Janice Pariat, author of Boats on Land, Seahorse and The Nine Chambered Heart, in one of her instagram posts, talks about a writer’s life as being characterized by retreat. ‘Long periods of silence. Of aloneness. Of deep listening. Of noticing seasons.’
‘A writer’s life is stark, humdrum discipline,’ she says. ‘A writer’s life, no matter how individually disparate, involves retreat. And always, resurrection.’
Those are beautiful, true words.
But in many ways, also ironic.
Silence, aloneness and retreat can very often be privileges not available to every writer.
For some of us, silence and uninterrupted moments of retreat are rare. In a life punctuated by domesticity, motherhood, and myriad mundanities, this is not what being a writer looks like.
For the writer who is also a caregiver, a nurturer, the writing life is defined by working deep into the quiet of the night, exchanging the comforting arms of sleep for the enticing embrace of the muse.
Snatching moments of quietude from the midst of an endless barrage of innocent young questions flying at you with the speed of curiosity.
Writing inside your head while listening to an elderly parent’s complaints about their life.
This, then, is also often what the writing life looks like: surreptitiously stolen islands of solitude within a volley of sounds.
The ‘immanence’ of a writing life that is punctuated by domesticity, and caring for children and the elderly – as spoken of by Simone De Beauvoir in The Second Sex.
At first, I thought this immanence was limited to the lives of women, who have to squeeze spaces and moments from life for their art.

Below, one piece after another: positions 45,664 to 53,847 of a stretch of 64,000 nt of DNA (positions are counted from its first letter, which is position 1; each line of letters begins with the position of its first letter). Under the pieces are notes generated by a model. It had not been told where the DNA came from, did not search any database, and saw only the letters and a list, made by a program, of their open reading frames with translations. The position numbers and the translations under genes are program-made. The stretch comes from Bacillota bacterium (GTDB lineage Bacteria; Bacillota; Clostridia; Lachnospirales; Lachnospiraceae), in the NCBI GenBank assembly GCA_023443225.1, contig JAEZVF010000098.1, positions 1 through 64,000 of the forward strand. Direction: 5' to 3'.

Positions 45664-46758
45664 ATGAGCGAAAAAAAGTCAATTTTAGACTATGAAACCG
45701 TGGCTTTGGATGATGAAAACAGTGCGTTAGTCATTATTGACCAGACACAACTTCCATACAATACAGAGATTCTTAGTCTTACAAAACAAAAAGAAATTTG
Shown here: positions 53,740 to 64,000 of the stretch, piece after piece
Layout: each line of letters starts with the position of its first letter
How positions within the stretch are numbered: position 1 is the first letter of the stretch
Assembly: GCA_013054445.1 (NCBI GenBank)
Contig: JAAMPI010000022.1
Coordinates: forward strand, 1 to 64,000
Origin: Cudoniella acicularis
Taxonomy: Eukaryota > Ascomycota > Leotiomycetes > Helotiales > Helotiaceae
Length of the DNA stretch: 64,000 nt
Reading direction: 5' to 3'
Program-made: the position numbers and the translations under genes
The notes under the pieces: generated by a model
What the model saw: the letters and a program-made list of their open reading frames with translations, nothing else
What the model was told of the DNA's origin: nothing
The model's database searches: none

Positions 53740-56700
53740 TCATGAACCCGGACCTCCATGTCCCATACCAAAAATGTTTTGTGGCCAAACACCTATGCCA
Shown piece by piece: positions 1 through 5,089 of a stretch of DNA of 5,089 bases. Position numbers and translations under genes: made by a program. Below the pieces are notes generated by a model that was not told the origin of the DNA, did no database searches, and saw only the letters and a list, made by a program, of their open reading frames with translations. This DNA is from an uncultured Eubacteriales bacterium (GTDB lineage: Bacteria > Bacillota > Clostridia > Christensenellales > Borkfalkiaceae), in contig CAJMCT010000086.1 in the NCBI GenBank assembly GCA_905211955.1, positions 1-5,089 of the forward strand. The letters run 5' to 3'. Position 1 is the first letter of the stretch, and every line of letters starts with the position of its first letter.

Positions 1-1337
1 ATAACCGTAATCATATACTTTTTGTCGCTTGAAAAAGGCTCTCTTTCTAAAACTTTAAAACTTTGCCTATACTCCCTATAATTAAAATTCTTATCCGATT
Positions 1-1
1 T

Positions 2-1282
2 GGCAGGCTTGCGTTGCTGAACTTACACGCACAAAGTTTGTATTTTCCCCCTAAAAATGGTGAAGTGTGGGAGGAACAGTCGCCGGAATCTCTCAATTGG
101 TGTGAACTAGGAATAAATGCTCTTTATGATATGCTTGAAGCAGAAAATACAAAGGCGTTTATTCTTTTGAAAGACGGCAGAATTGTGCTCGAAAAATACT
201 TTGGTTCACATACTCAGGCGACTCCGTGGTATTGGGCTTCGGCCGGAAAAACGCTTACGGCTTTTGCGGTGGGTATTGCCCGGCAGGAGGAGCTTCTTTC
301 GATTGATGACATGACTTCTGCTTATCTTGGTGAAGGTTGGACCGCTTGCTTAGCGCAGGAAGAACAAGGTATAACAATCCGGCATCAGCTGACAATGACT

But then I read Elizabeth Gilbert’s Big Magic, and realised that the immanence of mundane life, of domesticity and the demands of making a living, extends beyond the concerns of gender. It envelops every person who is either a nurturer or a provider–even if it is only for himself or herself. In other words, the person who has to make a life, while also making art.
“People don’t do this kind of thing because they have all kinds of extra time and energy for it,” writes Gilbert, ” they do this kind of thing because their creativity matters to them enough that they are willing to make all kinds of extra sacrifices for it.”
“Unless you come from landed gentry,” she adds for good measure, “everyone does it.”
Very interestingly, she gives the example of the famous Herman Melville, who wrote a ‘heartbreaking’ letter to Nathaniel Hawthorne, complaining of the lack of time, and how he was pulled ‘hither and thither by circumstances.’ He longed for ‘the calm, the coolness, the silent grass-growing mood in which a man ought always to compose.’
But then, Gilbert points out, Melville never got that sort of environment. Yet he somehow managed to write Moby Dick.
And that is how writers find themselves forever caught in a state of immanence, surrounded by the clutter of life’s responsibilities and demands. “And yet they still persist in creating,” remarks Gilbert. “They persist because they care. They persist because they are called to be makers, by any means necessary.”
That, precisely, is how even within that immanence, we create our spaces for transcendence. Much like the Sufi understanding of Divinity, which reveals that the Divine Essence is, at all times, both immanent and transcendent — both merged with the Universe and the life forms in it, yet at the same time somehow beyond it.
The writer from a family responsibilities, nurturer or provider background, then, curiously becomes a reflection of the Divine. She, or he, becomes both at the same time: immanent and transcendent.
In this then, I agree with Pariat, that a writer’s life involves transcendence. But for some, that transcendence is purely internal. The ability to withdraw within yourself, the swirling mist of your own thoughts, even in a crowd. To be able to cocoon yourself from the rush, roar and clamour around. Within the hustle and bustle of family, day jobs and domesticity that defines life for some of us , this is our path of transcendence. The ability to be beyond, while being within.
Immanent, yet transcendent.